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Tuesday, January 27, 2004

Network Solutions: The Last Bastion of Consumer Privacy

The former monopolist domain registrar has blocked Google's new "whois" search feature where users could type in a shortcut in Google's search bar and find domain owner information.

Why? Because they want to protect us domain name owners from spammers, see?

"According to NSI's Mitchell, Whois look-ups pose a substantial threat to customers, whose e-mail addresses and phone numbers can easily fall into the wrong hands. In order to thwart abuse, the company has long set a daily cap on the number of times any third-party Web site can query its database. NSI will not specify that number, but Mitchell said that the company places the cap to deter spammers. "

So, it only took them seven years to realize their open database was a personal privacy debacle that needed to be fixed! Anyone who ever bought a domain name from Network Solutions sooner or later became painfully aware that any spammer could download essentially all phone numbers, addresses and other contact info.

So remember folks, buy your domain names at Dotster, GoDaddy or directNIC. But never, ever buy domain names from Network Solutions or Register.com. They still charge $35 for domain names, the same domain names that sell for as little as $7.95 from the little guys.

Posted by Cory | | | Permalink

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Isn't it Ironic, Don't You Think?

MSN became the last portal to unveil its own search toolbar. And sure enough, like Google and Yahoo's updated toolbars, the MSN Toolbar features a "Pop-up Guard." (That's a proprietary word to describe a feature that suppresses pop-up ads, in case you were wondering). You can bet there's a trademark coming.

And isn't that feature just rich with irony (yes, I think irony is the right word here, Alanis)? A company that accepts pop-up ads touting software that blocks its own advertisers' pop-up ads. Wow, that's pretty crappy not only to the users who have endured pop-up ads, but also to the advertisers paying Microsoft and its content partners who pay for them. Something's gotta give!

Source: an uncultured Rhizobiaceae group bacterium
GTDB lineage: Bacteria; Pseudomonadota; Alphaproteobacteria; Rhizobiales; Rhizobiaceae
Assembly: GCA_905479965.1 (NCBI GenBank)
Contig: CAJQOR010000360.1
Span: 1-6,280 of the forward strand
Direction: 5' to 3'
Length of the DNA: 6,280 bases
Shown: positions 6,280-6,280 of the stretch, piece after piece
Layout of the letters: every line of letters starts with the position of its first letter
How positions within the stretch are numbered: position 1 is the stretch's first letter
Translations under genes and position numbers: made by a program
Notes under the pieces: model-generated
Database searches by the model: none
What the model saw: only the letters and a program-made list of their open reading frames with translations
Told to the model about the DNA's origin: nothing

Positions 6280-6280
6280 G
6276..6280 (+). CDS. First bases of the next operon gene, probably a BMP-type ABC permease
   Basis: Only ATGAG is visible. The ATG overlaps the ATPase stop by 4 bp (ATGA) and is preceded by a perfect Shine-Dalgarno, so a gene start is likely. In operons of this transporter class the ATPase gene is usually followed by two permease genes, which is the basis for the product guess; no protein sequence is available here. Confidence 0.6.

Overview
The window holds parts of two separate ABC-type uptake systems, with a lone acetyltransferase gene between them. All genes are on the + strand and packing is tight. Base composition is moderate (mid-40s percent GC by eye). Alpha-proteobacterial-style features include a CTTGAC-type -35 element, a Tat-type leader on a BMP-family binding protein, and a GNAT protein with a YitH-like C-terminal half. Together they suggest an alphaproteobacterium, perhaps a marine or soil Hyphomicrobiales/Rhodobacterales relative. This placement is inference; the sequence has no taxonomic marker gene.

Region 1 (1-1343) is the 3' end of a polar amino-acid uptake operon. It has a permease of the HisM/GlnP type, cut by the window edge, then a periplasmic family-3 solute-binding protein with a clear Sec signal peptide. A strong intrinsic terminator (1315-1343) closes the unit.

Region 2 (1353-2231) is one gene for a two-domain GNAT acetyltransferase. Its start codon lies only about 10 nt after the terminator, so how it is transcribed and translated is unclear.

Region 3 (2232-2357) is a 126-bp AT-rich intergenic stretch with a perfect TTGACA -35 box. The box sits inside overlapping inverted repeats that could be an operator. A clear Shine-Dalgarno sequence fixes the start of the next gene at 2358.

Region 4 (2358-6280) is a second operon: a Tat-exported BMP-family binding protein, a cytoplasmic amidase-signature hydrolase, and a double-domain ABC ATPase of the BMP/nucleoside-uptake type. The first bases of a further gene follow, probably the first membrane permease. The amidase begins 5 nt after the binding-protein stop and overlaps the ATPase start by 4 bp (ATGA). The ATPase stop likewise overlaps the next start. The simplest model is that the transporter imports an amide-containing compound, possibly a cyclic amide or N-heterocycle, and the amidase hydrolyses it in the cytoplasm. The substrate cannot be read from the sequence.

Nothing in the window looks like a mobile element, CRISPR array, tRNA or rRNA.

I suppose it's not as crappy as AOL's past shenanigans, an arrogant company that pioneered the pop-up ad by barraging its users with unsolicited ads, whose pitches you had to manually decline just to use the AOL service. Boy, you really have to want it to put up with that transgression. Or, as AOL probably assumed, their novice web surfers didn't know there was A Better Way. AOL finally caved to subscriber protests a few years ago and said they would stop making you jump through such hoops -- and then proceeded to boast about their pop-up ad killer feature in AOL version 8.0.

So that makes it pretty darn clear why just about everyone loves pay-per-click search engine text ads, and why Google is poised to become worth more than AOL ever dreamed after its upcoming IPO.

Posted by Cory | | | Permalink

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Monday, January 26, 2004

You Go, Beeb!

It seems the BBC has decided to run a little experiment: buying keywords on Google AdWords about interesting news topics in hopes of generating interest in its news offerings.

We love experiments like this. The keyword inventory is out there. Why not use it?

Posted by Andrew | | | Permalink

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The Rapid Ryze of Business Networking

Further to the Orkut item: the following data surely must be indicative of something.